A police report on London's gang culture has identified 169 separate groups, with more than a quarter said to have been involved in murders.
Three teenagers died in shootings in south London in two weeks
Gangs are responsible for more than a fifth of youth crime in London, according to the Metropolitan Police report seen by BBC London.
The unpublished report found that nearly half of London gangs had been involved in serious assault.
Three teenagers have died in shootings in south London in two weeks.
The largest number of gangs are said to be in Hackney, east London (22 gangs); Enfield in north London (13); Lambeth and Merton in south London (12 gangs each); Waltham Forest in north east London (11) and Brent in north west London (11).
Gangs were found to have around 20 to 30 members, and to commit crimes in smaller groups of three to six.
African-Caribbean gangs were described as the largest group, followed by south Asian and white gangs.
Religion was also found to be a defining factor, with some gangs comprising solely Muslim or Catholic members, for example.
The report distinguished between 19 gangs considered responsible for a high level of harm and 29 regarded as using a medium level.
A former gang leader said some young people became gang members in order to feel protected.
"They feel safe within a gang because you have got older people in the gang who are always going to look after you," he said.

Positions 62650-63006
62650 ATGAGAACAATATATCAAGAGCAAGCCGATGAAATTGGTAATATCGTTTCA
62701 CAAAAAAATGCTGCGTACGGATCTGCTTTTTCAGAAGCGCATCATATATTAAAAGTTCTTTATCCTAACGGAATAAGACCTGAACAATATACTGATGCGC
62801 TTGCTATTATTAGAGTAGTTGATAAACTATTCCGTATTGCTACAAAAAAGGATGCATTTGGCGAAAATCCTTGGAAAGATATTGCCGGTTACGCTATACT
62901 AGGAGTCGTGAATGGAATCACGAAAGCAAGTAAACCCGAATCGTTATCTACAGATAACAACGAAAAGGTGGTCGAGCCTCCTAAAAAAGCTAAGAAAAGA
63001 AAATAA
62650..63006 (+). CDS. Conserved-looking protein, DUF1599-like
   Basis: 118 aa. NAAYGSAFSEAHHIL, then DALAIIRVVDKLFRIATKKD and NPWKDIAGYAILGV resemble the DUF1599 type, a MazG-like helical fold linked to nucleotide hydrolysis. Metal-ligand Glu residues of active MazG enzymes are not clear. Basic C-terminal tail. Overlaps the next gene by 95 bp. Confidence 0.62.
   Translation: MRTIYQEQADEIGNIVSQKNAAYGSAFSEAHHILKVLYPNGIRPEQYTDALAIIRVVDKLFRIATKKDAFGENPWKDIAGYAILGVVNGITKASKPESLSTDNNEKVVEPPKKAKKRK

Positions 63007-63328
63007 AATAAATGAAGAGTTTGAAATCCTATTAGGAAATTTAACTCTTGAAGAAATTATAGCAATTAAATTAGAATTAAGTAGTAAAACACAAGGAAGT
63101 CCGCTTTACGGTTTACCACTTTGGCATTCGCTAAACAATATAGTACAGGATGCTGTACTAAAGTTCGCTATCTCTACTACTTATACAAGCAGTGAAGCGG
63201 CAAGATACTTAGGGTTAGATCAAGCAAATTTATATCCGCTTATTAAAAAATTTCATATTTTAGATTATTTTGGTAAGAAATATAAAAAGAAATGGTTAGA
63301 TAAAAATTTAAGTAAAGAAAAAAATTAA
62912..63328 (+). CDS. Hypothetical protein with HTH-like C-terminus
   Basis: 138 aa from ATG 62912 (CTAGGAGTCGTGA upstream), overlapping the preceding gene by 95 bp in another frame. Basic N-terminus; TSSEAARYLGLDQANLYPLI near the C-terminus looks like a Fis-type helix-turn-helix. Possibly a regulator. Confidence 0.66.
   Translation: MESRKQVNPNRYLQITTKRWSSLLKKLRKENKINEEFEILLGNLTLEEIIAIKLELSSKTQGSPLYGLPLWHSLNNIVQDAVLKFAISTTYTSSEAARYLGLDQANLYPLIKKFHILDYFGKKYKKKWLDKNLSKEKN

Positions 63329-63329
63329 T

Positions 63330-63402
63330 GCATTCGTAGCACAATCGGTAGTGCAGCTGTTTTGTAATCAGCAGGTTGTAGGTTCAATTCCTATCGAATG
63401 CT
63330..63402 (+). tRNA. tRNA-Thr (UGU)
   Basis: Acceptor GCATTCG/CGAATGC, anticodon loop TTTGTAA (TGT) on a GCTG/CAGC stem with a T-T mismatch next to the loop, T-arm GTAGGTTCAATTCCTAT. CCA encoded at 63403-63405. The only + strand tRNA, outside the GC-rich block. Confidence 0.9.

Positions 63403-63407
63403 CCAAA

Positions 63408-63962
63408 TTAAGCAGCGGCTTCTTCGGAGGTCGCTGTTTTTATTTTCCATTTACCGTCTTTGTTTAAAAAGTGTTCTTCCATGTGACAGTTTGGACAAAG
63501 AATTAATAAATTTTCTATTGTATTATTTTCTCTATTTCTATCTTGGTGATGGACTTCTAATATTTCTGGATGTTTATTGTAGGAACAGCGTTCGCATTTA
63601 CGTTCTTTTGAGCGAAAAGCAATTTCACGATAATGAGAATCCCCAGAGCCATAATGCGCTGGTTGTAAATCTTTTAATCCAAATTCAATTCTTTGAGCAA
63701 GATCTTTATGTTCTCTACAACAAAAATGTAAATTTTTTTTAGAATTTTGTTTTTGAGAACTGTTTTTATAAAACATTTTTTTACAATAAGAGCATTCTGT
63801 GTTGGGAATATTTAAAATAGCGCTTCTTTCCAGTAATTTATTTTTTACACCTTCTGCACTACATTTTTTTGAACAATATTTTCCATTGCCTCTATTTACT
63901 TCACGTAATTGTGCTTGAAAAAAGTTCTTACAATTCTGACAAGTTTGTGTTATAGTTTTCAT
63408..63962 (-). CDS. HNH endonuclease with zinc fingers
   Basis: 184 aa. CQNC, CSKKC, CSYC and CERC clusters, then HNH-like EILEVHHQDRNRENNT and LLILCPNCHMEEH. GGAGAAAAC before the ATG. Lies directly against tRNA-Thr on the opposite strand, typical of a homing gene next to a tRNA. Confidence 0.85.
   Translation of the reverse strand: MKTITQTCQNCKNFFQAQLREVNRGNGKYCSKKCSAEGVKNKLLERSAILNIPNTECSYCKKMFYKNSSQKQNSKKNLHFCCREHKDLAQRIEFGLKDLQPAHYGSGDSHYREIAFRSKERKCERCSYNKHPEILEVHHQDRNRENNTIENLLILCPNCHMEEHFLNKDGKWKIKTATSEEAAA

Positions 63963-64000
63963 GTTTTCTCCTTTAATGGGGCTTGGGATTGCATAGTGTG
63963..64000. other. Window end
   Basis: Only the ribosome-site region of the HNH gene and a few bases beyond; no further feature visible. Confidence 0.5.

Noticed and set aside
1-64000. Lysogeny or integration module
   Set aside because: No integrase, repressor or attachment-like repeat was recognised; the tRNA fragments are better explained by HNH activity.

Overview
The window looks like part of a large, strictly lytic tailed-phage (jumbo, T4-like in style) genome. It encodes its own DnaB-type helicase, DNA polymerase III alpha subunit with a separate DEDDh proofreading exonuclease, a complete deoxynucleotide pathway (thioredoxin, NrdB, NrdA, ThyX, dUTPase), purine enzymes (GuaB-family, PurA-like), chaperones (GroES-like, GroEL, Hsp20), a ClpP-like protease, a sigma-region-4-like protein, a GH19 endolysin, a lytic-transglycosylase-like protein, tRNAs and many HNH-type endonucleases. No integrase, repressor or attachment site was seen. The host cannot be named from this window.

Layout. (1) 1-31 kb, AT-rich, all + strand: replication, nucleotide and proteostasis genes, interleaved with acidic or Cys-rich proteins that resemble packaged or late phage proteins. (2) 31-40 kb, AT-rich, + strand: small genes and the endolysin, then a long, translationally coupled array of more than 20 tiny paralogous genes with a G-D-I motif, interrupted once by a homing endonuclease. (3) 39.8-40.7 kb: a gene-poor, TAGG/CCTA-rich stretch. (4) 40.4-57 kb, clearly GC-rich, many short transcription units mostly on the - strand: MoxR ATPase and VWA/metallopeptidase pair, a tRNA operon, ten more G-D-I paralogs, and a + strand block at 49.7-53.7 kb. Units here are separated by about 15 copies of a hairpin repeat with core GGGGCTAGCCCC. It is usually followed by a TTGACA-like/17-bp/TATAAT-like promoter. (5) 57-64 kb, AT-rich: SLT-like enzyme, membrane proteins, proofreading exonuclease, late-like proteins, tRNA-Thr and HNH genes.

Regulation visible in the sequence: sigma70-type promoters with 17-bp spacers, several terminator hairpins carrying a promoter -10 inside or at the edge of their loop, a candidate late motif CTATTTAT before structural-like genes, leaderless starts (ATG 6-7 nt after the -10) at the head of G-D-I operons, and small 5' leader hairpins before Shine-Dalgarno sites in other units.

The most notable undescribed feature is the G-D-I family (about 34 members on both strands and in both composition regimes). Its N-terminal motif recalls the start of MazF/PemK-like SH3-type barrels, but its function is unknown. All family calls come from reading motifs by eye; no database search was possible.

"You are always moving as a pack. It's as you fight in a war.
"If you are fighting in a war you are not going to send just one soldier out. It's definitely a war out there."
Criminologist Dr John Pitts, from the University of Bedfordshire, said: "There are probably no more than 1,500 to 2,000 young people in gangs in all of London, but their impact is enormous."
Dr Pitts said the influence of gangs could determine which schools and colleges young people felt able to go to.
"There are quite a number of youth workers in London boroughs who are finding it impossible to run a service," he added.
Fifteen-year-old Billy Cox is the latest victim of violence blamed on gangs.
He was shot in the chest at the family home in Clapham, south London.
Metropolitan Police Commander Paul Minton said: "There does seem to be evidence of a rise in the number of gangs and there seems to be an increase in the number of young people involved."
However, he said the south London community had been "reaping the effects" of increased police activity and armed patrols in the area in the wake of the recent shootings.
"The series of incidents that have occurred in south London have been unprecedented in our experience," he said.
"As a consequence we are doing a great deal to ensure we are tackling the criminality that is occurring there."